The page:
In other words, everything we know of in our limited human way had to have been created. Just as Time and Matter did not, could not, have existed without some Force creating them, so too the emotions had to have been created. Whatever the human heart can feel--its capacities--had to have been created when it was created. Just as the big picture items like Space could not have just existed before the Beginning, so its components needed to be created for it; nothing can create itself and a human who did not know love could not have imagined or created it if a Higher Power did not invent it for us to discover.
The same argument can be made for Happiness. It exists, therefore it was created. But, you argue, why were you not created to be happy? I will ask another set of questions for you to think about: How is it that some people are born blind or deaf or can't walk or are retarded? Are they supposed to remain unhappy the rest of their lives?
It seems to me that our Declaration of Independence said it best: It is our job to pursue happiness. It may not be handed to us on a silver platter. And we have the freedom to do that. We have the innate human resources to do that. We have the role models of happiness to go for it. Of course, if we don't even know what makes us happy, we have to go back to Part I, the exercise above, to find out. But, hand in hand with that exercise, we have to consider the possibility that happiness is attainable and that we, personally, were meant to have it.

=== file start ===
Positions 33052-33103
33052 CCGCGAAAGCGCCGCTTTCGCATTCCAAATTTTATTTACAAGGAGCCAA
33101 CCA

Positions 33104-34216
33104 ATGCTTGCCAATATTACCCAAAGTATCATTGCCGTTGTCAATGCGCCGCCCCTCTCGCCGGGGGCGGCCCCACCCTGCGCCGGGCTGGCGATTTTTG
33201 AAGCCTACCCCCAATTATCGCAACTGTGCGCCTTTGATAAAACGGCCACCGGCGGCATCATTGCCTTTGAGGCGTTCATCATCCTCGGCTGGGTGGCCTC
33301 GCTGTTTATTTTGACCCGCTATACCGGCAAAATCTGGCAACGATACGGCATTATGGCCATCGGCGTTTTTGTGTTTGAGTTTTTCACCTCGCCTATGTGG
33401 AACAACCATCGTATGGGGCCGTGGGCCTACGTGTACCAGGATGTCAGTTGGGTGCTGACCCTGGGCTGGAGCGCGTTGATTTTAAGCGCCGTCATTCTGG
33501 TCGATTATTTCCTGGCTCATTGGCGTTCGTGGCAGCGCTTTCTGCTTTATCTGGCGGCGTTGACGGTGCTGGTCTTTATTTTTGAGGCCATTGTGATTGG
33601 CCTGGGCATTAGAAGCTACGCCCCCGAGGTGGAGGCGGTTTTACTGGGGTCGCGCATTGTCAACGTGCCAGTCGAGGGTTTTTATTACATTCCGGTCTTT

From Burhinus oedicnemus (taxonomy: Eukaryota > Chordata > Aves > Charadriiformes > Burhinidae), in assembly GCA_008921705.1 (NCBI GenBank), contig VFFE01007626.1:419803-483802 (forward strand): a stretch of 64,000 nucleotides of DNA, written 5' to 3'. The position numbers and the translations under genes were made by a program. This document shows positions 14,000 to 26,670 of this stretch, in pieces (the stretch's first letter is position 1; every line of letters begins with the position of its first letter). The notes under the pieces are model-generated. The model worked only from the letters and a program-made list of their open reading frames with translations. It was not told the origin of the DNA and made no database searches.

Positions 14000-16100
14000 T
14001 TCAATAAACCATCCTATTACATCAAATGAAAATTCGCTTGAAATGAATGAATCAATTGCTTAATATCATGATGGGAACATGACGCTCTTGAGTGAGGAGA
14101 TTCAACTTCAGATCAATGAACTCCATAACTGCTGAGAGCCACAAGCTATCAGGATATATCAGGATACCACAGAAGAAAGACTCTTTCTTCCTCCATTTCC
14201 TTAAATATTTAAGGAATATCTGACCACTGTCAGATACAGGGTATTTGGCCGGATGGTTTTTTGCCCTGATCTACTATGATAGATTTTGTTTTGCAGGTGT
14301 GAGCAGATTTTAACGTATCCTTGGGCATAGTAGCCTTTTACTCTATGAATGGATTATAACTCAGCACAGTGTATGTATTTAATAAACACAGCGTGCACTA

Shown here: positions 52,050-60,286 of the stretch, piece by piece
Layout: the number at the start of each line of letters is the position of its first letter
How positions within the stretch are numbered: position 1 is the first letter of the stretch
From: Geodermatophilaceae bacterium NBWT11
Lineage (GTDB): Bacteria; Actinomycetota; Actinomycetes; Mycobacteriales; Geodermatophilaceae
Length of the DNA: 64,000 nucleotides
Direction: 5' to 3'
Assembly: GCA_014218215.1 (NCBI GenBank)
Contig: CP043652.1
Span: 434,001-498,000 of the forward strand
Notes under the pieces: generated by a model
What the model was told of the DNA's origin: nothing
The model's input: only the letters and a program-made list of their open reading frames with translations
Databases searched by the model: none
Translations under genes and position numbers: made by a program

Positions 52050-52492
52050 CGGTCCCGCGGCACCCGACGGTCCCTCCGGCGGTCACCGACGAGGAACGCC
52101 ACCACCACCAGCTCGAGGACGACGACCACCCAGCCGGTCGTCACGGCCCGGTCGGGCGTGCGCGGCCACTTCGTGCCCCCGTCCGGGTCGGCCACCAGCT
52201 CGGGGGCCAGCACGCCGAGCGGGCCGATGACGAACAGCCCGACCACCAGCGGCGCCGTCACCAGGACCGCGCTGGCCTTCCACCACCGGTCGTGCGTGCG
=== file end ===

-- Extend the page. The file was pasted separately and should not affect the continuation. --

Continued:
To sum it up, you were created with love.
You were created for a Purpose
You were created to be happy
You may have to work hard to get that happiness
- rewiring the brain
- Let's suppose you just can't bring yourself to a belief in the possibility of a Higher Power, Love, Happiness, and that you, personally, were created to find happiness. There is still another way to alter a fundamental belief in your own "badness." If you figure that an abusive parent or an abusive spouse or even an abusive boss spent a lot of time drumming your "badness" into you then it would take a lot of repetition of the opposite message to undo that original message. Now, the interesting part about this is the new neuropsychological research that supports this.
We were created as social creatures and part of the process of healing involves others. There are three healing ways we can connect:
This research explains why therapy has worked--and not worked--from the perspective of what's happening in the brain. The long and short of it is that when bad things happen to people, the neural pathways in the brain become firmly etched and it is up to the good therapist to create an emotional environment in which new pathways become etched. The good news is that pathways unused fade out after a while. The bad news is that this process is harder to do with emotions than thoughts and beliefs. Emotions originate in a different part of the brain, a more basic part, and there appear to be more pathways going out of it than into it. This does not make the job impossible, only difficult. Having this information should be helpful to you when the going gets rough because you'll know that what you're experiencing is to be expected but doesn't mean that change won't happen at all.